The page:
When would you guess it is that patients say “I should become a dentist!”? That’s right, when paying the bill. This is something the front-office staff hears every day.  They’ve got a library of comebacks, too. “Oh, you like to torture people, too?”, and, “So they’ll make fun of you in sitcoms and movies?”.  After all, the Hollywood dentist is not usually a heroic guy. He’s dull, wimpy. Maybe a little bit weird. Oh, and in Hollywood, the dentist character is almost always a guy. This, in spite of the fact that as of March 2019, one in three active dentists in America is a woman. Well, the joshing about becoming a dentist isn’t about that. The patients are saying “Must be great to make so much money for such a short bit of work”.

It’s not hard to see why patients could see things that way. After all, a few hours in the dentist’s chair can result in a charge in the thousands of dollars.  Consider a root canal procedure for a molar. The total time in the chair is 1.5 -3.0 hours, the bill $1,000 – $2,000.  To a patient, it looks like the dentist is earning between $333 to $1,333 per hour. Nice work, if you can get it, eh?

But that’s a very misleading way to look at it. First, that income gets slashed by the operating expenses of the dental office. Staff salaries, office rent, utilities, dental supplies, equipment – it really adds up. Most patients quickly understand this when it’s pointed out to them. It’s visible, it’s right there. But that’s just the tip of the iceberg.



What patients can’t see is the dentist’s years of training, of study. The critical milestones achieved. The weeding out, the classmates who didn’t make the cuts.  Practicing dentists are a select elite. Only 2% of the applicants to dental school ever become dentists. You should have become a dentist? Let’s see what you think when you finish reading this post.



In order to become a dentist, you have to graduate from a dental school. But first, there’s the matter of getting into one. That’s not easy. In fact, about 94% of the applicants to dental schools are not accepted. That’s even more selective than medical school.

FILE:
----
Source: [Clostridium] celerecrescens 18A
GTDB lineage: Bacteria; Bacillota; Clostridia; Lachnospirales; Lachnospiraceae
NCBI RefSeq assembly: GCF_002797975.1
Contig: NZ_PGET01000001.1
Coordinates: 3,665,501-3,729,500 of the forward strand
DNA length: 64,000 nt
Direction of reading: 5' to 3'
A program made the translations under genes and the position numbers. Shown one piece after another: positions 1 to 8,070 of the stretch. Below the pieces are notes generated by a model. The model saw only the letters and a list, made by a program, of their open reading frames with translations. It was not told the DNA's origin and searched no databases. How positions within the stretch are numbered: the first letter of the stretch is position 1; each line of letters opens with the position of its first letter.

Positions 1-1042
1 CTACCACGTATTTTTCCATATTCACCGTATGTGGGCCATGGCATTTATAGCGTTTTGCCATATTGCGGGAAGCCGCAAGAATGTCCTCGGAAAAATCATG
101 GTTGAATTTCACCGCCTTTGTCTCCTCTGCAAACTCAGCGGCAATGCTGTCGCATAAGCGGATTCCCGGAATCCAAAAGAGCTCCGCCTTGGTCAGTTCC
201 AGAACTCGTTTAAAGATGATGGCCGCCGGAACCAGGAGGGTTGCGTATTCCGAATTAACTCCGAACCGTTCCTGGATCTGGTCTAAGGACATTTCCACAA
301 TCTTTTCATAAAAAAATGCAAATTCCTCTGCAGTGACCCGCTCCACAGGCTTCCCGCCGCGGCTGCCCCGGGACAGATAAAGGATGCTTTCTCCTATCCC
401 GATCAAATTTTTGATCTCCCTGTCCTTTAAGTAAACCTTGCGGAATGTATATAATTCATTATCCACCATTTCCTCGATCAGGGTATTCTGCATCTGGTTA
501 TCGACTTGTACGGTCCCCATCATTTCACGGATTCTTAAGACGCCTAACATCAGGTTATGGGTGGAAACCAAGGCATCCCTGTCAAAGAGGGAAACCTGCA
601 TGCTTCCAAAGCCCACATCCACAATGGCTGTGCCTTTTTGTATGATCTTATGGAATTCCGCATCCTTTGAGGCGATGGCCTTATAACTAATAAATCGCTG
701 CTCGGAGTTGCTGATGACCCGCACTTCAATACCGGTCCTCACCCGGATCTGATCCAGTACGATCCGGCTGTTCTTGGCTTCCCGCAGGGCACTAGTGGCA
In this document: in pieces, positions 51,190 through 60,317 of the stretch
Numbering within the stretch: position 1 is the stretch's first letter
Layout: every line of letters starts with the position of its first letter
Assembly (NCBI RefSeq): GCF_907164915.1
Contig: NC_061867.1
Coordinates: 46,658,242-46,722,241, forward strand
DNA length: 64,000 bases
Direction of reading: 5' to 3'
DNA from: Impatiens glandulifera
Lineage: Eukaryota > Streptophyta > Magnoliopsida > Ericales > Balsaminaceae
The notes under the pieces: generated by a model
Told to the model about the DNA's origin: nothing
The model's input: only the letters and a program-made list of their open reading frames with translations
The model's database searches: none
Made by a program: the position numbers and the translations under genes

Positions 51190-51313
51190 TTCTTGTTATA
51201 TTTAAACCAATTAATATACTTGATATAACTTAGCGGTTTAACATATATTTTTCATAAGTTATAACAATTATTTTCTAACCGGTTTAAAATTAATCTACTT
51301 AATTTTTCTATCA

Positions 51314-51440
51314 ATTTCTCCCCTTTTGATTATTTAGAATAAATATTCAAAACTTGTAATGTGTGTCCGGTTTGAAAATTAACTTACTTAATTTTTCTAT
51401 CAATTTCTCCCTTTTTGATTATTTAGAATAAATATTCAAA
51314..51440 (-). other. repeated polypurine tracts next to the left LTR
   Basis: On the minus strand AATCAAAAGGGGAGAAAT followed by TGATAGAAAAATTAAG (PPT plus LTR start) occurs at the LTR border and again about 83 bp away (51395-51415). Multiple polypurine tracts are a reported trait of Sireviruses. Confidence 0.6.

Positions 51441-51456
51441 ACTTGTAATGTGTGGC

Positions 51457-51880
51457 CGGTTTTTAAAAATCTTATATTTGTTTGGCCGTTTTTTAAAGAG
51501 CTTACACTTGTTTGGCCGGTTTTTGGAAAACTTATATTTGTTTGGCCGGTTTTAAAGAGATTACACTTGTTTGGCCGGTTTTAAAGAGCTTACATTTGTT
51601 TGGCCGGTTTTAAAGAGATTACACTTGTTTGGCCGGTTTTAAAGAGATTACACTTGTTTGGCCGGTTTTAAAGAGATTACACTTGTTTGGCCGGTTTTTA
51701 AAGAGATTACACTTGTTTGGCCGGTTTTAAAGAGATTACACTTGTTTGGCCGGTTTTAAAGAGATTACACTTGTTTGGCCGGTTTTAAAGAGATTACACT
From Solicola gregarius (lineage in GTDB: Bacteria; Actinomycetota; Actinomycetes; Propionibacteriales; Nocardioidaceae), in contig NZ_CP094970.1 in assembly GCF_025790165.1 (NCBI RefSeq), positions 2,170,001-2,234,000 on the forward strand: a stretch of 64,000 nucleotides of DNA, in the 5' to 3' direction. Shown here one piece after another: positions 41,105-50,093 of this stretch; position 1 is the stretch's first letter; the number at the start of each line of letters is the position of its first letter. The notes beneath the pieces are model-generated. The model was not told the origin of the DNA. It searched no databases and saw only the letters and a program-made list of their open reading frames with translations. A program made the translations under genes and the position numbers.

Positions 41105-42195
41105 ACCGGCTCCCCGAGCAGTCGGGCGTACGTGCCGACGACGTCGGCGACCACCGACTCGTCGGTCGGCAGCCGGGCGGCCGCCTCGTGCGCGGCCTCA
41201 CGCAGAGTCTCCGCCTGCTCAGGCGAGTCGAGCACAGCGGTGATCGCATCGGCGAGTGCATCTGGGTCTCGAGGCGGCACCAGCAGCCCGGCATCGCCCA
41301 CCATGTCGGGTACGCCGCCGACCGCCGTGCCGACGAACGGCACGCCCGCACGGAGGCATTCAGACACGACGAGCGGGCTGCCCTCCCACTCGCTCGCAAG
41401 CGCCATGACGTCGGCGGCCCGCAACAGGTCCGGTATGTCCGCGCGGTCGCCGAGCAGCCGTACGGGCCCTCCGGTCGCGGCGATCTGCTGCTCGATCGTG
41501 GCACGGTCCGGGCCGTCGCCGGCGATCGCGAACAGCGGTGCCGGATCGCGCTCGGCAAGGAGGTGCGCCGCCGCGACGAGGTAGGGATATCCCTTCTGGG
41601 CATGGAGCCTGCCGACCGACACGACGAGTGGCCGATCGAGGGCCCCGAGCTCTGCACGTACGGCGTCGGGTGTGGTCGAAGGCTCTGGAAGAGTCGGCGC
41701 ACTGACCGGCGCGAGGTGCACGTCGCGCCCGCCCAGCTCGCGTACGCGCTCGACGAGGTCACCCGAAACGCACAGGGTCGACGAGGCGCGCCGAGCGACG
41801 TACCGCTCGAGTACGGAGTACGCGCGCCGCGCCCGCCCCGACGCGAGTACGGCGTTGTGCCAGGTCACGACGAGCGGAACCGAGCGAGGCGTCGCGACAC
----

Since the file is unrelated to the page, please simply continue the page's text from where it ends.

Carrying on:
Who applies to dental school? College seniors. The first steps to a career as a dentist begin in college. A student’s college transcript is one of the keys that unlock the gates of dental schools. A winning transcript shows heavy emphasis on the sciences such as chemistry, biology, and physics. In fact, an aspiring dentist’s college transcript should be similar to that of a medical school hopeful. Needless to say, the grades need to be stellar. Dental school admissions officers are not easily impressed.

And it takes more than a golden transcript to impress them. There’s the matter of the Dental Admissions Test, the DAT. This grueling examination lasts 4 hours 15 minutes. It double-checks the student’s knowledge of the sciences, including organic chemistry, and of math to the calculus level.  It tests English proficiency. In addition to raw knowledge, the DAT measures functional skills. Reading comprehension, perceptual abilities, and quantitative reasoning, for example. Dentists, after all, are going to spend their professional lives analyzing situations and developing solutions. Mostly on their own. A dentist must not only possess considerable knowledge but apply it in practice.

The level of competition for admission to dental schools has become so intense that many colleges now offer purpose-built pre-dental programs that begin in freshman year. The dentists of today are increasingly people who knew at 5-16 years old what they were determined to do in life.



So, of 100 college seniors applying to dental school, 6 get in. They’ve got it made in the shade, right? Far from it. The prize for their four years of competitive struggle in college is…four more years of unrelenting toil.

Dental school is no picnic. Everyone knows medical school is grueling.  Coursework during the first two years of medical and dental schools are very similar. The main differences are in emphasis. Medical and dental students study the entire human body. Anatomy and physiology. How it’s built and how it works. Dental school, not surprisingly, focuses more on the parts above the neck.